Eddy current devices use magnetism to generate electrical current in conductive materials when a magnetic field is placed in relative close proximity to the conductive material and relative motion of the magnet to the conductive material is present. The motion creates small electrical currents in the conductive material. The current creates a non-contacting friction between the two, along with generating heat in the conductive material. This heat must be dissipated in some fashion. Prior art resistance trainers utilize a large surface area on the roller(s) to dissipate the heat that is generated during use. For portable devices, parts must be made smaller to facilitate transportation and storage. This leads to a heat management issue, Prior art used a cylinder that contacted the rider's tire on the exterior and had the eddy current friction mechanism on the interior. With a large surface area, along with a good thermal conductor, it was possible to share the two uses with a single-walled cylinder. Reducing the size of the cylinder, while still maintaining the load capacity of the cylinder, it was necessary to add some additional form of thermal management. An improved eddy current device is needed.

SUMMARY OF THE INVENTION

The present disclosure describes an improved eddy current resistance device that fits into a smaller physical envelope, while still being able to provide the resistance of a much larger resistance device. By creating a cavity between the outer wall that carries the mechanical load of the rider's tire and the inner wall that generates the heat, it is possible to reduce overall size without compromising overall capacity. To dissipate the heat generated by the interior wall, fins directing air flow in the cavity between the outer and inner cylinder can be incorporated on the sides of the cylinder. The inner and outer cylinder can be connected through support members between the outside diameter of the inner cylinder and the inside diameter of the outer cylinder. These support members can be incorporated as part of an extrusion that makes the cylinders and support members one piece. The inner and outer cylinders can also be connected through the bearing support structure that allows the cylinders to rotate about the central axis. As such, a workable portable bicycle roller is desired.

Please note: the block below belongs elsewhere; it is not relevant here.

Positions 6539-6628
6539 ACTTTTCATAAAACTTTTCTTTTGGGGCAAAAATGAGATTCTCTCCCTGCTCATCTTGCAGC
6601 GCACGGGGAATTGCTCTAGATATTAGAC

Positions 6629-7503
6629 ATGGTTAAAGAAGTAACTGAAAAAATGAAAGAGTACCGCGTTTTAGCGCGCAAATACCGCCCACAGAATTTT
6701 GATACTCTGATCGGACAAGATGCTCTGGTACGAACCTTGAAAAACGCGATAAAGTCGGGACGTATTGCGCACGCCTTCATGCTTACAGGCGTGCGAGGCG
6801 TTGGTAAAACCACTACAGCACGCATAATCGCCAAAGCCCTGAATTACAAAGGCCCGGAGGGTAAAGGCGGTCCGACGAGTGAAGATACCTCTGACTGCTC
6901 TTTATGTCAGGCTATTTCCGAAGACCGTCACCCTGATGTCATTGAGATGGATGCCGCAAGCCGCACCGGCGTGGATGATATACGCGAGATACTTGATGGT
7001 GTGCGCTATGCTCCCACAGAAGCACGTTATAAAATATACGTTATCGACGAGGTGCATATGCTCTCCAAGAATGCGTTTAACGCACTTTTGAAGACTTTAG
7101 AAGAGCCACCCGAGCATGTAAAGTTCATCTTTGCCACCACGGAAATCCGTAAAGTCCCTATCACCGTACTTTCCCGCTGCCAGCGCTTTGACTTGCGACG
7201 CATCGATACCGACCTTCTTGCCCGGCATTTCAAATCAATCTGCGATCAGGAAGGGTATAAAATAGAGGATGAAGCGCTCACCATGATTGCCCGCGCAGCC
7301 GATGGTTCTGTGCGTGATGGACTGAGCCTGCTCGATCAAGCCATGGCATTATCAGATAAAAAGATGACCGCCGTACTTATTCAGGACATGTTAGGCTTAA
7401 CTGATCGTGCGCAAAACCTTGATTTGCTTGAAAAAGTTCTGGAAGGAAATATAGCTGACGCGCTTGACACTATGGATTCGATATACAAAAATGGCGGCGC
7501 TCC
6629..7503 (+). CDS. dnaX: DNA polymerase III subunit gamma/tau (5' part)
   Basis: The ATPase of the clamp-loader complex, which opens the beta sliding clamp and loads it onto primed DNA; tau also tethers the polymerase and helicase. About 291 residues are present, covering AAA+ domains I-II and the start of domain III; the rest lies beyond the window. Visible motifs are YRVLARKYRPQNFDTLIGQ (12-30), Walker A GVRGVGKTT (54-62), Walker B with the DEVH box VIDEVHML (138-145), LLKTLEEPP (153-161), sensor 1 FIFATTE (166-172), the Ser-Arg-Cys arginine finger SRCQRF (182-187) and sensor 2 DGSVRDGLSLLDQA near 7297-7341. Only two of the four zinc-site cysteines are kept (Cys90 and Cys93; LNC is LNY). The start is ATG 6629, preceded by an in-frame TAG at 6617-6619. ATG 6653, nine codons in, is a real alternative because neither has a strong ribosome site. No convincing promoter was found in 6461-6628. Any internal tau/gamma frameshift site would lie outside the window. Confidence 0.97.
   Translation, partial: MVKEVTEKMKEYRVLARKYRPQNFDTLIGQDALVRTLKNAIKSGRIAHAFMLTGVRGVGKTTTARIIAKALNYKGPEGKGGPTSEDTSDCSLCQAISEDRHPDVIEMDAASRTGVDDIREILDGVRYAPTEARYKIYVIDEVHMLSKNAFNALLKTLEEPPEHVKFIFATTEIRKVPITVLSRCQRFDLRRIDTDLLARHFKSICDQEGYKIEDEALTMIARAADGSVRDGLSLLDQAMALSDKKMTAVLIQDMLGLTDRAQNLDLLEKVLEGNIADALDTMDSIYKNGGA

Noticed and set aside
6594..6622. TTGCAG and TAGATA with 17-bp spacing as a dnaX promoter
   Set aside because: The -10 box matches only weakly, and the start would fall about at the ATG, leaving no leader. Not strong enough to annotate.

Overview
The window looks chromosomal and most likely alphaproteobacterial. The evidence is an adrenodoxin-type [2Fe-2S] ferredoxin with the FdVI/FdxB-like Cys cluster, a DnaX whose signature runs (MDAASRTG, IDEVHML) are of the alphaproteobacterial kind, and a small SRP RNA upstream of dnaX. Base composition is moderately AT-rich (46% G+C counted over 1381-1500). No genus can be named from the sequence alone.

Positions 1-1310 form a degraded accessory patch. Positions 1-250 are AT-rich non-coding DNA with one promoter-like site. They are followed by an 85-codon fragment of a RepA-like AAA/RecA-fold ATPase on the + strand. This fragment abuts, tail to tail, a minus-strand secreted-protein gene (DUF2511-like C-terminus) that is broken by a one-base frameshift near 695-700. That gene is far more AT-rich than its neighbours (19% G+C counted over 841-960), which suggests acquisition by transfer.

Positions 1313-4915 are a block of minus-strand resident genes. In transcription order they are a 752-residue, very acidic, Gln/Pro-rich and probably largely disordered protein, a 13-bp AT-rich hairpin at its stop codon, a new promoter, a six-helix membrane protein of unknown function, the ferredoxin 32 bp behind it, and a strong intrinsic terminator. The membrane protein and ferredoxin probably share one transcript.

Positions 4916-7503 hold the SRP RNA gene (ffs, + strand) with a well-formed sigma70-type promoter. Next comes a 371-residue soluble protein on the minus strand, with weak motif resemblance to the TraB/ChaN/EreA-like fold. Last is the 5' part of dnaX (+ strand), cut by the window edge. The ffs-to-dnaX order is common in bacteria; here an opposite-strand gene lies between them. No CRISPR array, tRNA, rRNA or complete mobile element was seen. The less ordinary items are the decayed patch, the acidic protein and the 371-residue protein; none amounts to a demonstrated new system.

Further, the progressive resistance device described herein is applicable to other stationary trainers, such as those sold for use with bicycles, handcycles and tricycles (see U.S. Pat. Nos. 7,011,607, 7,585,258, 6,964,633, and 6,042,517, each incorporated herein by reference). The progressive resistance device described herein is distinguishable from the magnetic resistance system for rollers (U.S. Pat. No. 6,857,992, incorporated herein by reference) in that the progressive resistance device automatically adjusts resistance level relative to speed, rather than being manually adjustable.

BRIEF DESCRIPTION OF THE DRAWINGS

A preferred embodiment of this invention has been chosen wherein:

FIG. 1 is an isometric view of a bicycle attached to the device;

FIG. 2 is an exploded isometric view of the device;

FIG. 3 is an isometric view of the resistance device;

FIG. 4 is a cross section of the device showing the magnet position vs cylinder speed;

FIG. 5 is a cross section of the device showing the mechanical stop;

FIG. 6 is a cross section of the device showing the return spring;